MMA stars respect McGregor for taking a shot vs Mayweather
Conor McGregor gestures during a news conference at Staples Center on Tuesday, July 11, 2017, in Los Angeles. McGregor is scheduled to fight Floyd Mayweather Jr. in a boxing match in Las Vegas on Aug. 26. (AP Photo/Jae C. Hong)
By Greg Beacham, Associated Press
LAS VEGAS (AP) — Tony Ferguson and Kevin Lee don't consider it a betrayal of their profession to say Conor McGregor will probably lose his boxing match with Floyd Mayweather.
"I've got to be honest," said Ferguson, the UFC's No. 2-ranked lightweight. "It's going to go past four rounds, but it's going to be Mayweather."
Ferguson and Lee will fight for the UFC's interim lightweight belt in Las Vegas in six weeks, but they'll both spend this weekend in the same arena watching McGregor, who holds the UFC's regular lightweight title. The contenders both respect McGregor's abilities, but they also understand the scope of the task he's facing Saturday night.
"I don't see it," Lee said. "That's a big hill to climb. You're talking about 20 years of experience against six weeks of boxing training? You can't do much with that."
Ferguson and Lee share the viewpoint held by most UFC fighters heading into the boxing spectacle of the summer: While they don't think McGregor will win, they hope a reputable performance by the Irishman will raise their sport's credibility and exposure while opening up new financial opportunities to anybody with a stiff punch.
Even if McGregor gets embarrassed, UFC flyweight champion Demetrious Johnson will respect him for trying.
"He's about to make about $100 million," Johnson said. "While (fans) spend the rest of their days doubting him, he'll spend the rest of his days eating lobster. Why not go for it? He's going to make the most money he's ever going to make. He's representing our sport and himself, and showing that mixed martial artists, we have the skills to hang with the best."
The fighters feel that a lopsided loss might belittle MMA slightly among casual fight fans, but it wouldn't be a surprise to anybody who understands both sports. In fact, Lee thinks McGregor would be more damaged than MMA.
"It's going to hurt this," Lee said while pointing at his head. "It's going to hurt his confidence more than anything. He's messing with these Michigan boys now. He's messing with Floyd, and after that he's got to mess with me. He's going to have some millions to fall back on, but it's going to hurt him."
If McGregor hadn't talked his way into this improbable boxing match, his next opponent easily could have been Ferguson (22-3), the gritty lightweight contender. Ferguson is overdue for a title shot, but the division has been frozen since McGregor beat Eddie Alvarez late last year to claim his second belt.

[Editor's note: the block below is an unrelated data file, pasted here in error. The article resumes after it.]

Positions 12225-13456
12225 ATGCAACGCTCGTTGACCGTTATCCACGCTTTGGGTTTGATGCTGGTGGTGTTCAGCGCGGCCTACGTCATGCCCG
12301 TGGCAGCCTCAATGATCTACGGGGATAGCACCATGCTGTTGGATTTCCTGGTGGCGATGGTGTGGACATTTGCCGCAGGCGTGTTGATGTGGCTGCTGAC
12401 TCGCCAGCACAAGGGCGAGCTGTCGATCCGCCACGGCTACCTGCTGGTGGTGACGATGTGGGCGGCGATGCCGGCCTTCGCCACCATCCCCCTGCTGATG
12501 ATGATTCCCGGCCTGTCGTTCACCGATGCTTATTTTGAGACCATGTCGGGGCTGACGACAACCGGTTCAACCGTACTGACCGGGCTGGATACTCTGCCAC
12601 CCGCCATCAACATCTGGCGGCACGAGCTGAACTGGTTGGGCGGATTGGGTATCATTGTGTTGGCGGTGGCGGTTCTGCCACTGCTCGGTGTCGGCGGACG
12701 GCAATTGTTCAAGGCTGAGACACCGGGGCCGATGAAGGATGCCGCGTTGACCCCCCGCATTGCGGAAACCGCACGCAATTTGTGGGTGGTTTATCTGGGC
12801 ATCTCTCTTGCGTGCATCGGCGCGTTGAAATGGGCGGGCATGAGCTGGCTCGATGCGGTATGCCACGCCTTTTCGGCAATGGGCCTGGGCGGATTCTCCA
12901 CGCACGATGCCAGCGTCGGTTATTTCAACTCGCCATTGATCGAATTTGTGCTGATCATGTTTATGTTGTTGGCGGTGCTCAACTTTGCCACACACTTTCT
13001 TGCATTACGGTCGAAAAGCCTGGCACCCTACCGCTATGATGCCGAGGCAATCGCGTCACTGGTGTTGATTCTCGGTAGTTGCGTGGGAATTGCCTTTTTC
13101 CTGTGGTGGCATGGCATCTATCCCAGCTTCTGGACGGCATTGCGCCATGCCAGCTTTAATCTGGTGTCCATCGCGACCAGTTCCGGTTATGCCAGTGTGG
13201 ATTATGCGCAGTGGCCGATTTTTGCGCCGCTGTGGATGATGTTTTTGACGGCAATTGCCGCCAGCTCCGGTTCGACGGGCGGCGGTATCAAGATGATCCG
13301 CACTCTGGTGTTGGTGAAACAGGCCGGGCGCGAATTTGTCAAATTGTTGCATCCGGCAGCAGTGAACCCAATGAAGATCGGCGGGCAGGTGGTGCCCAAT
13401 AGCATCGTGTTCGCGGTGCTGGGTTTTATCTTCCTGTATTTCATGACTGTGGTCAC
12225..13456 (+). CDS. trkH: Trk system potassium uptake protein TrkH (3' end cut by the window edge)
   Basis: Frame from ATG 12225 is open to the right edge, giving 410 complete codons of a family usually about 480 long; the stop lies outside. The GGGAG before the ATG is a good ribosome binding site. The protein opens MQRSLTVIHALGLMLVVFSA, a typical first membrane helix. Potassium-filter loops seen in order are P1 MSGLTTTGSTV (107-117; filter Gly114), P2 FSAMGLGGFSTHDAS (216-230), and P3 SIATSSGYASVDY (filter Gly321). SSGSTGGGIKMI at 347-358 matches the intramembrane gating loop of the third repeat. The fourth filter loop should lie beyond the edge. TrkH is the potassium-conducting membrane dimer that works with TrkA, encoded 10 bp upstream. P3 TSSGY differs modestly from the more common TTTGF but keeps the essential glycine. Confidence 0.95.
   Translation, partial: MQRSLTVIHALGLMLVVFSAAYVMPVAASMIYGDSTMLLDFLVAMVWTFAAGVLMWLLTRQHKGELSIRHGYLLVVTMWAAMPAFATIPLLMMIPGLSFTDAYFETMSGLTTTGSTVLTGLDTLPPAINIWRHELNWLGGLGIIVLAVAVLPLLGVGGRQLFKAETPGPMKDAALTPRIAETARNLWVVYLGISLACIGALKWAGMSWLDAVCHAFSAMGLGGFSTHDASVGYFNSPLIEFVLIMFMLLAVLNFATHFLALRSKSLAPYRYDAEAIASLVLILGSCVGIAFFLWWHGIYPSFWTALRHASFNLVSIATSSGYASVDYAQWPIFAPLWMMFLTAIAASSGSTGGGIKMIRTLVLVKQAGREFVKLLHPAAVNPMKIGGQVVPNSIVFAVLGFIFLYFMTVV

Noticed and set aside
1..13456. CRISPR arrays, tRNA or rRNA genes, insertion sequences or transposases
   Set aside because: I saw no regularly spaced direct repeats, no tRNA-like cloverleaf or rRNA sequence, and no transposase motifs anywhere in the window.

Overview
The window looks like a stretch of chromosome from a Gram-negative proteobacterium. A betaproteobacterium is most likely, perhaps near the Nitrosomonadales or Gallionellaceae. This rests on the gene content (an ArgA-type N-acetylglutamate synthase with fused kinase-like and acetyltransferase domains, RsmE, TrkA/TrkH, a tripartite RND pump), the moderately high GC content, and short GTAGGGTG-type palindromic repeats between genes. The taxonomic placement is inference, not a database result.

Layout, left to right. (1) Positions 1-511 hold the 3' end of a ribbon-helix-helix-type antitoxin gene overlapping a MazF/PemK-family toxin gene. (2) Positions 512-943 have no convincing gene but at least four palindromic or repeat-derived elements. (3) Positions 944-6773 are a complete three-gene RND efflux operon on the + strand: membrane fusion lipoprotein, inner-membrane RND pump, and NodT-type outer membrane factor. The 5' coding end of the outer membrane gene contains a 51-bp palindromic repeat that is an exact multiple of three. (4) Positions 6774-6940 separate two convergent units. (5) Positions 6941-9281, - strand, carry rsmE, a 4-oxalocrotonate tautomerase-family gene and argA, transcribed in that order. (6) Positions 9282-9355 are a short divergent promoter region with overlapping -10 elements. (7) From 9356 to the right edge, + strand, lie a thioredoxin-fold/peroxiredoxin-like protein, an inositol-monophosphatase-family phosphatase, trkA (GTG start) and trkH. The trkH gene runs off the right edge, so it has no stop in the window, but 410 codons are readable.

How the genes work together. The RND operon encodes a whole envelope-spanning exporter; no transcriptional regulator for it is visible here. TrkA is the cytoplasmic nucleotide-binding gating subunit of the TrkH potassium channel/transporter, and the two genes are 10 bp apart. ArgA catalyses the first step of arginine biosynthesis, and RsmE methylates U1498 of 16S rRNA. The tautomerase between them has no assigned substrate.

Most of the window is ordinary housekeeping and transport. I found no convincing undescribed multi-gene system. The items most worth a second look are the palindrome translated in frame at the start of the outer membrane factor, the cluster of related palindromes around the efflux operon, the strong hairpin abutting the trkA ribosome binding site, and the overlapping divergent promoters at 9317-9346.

Ferguson already had a bout wiped out earlier this year when No. 1 contender Khabib Nurmagomedov couldn't fight. He has grown weary of waiting for the chance to move up, and McGregor's dalliance with boxing has delayed him even more.
"Defend or vacate," Ferguson said, addressing McGregor. "This is where we're at. The (lightweight) belt belongs in the UFC. It's not a boxing belt. You need to come back. You need to defend, or you need to vacate. You're out there making money, that's fine, that's perfect. But I like to fight. I like to compete. You said the same thing. So when you're sitting on the sidelines, you should come back and get in the octagon and compete with me, or you need to move on."
Ferguson and Lee also wouldn't be surprised if McGregor never returns to the octagon.
"What would he be coming back for?" Lee said. "I think he should retire. He's already a champion. He's already got enough money."
While most MMA fighters realize the unique alchemy of this particular matchup, they would love it if crossover fights became a thing. McGregor and UFC President Dana White both believe the Money Fight will lead to more boxing opportunities for MMA stars.
"I think it's a win-win for combat sports," White said. "I always like when these types of fights come together, and you can see where the bar is on what's possible."
Johnson has reigned atop the flyweight division for five years, but his low-profile weight class — and maybe the UFC's marketing efforts around him — have limited his ability to earn top dollar.
If the opportunity to box a top 125-pounder ever arose, Johnson would have to consider the possibility.
"For me, it's about the maximum compensation," Johnson said. "Can I capitalize on the money? If someone says, 'Hey, dude, why don't you come fight in boxing? We're going to pay you $5 million.' I'm going to take that whether I get knocked out or not. I'll fight to the best of my ability, because I'll tell you what, it'll take a long time for me to make $5 million here (in the UFC)."
Ferguson is an impressive striker with a mean streak and a growing affinity for the bombast of fight promotion. He would entertain a boxing match as well.
"I don't have to worry about getting kicked or kneed or taken down?" Ferguson asked with a grin. "All I've got to worry about is your hands and my footwork? Sign me up for that."
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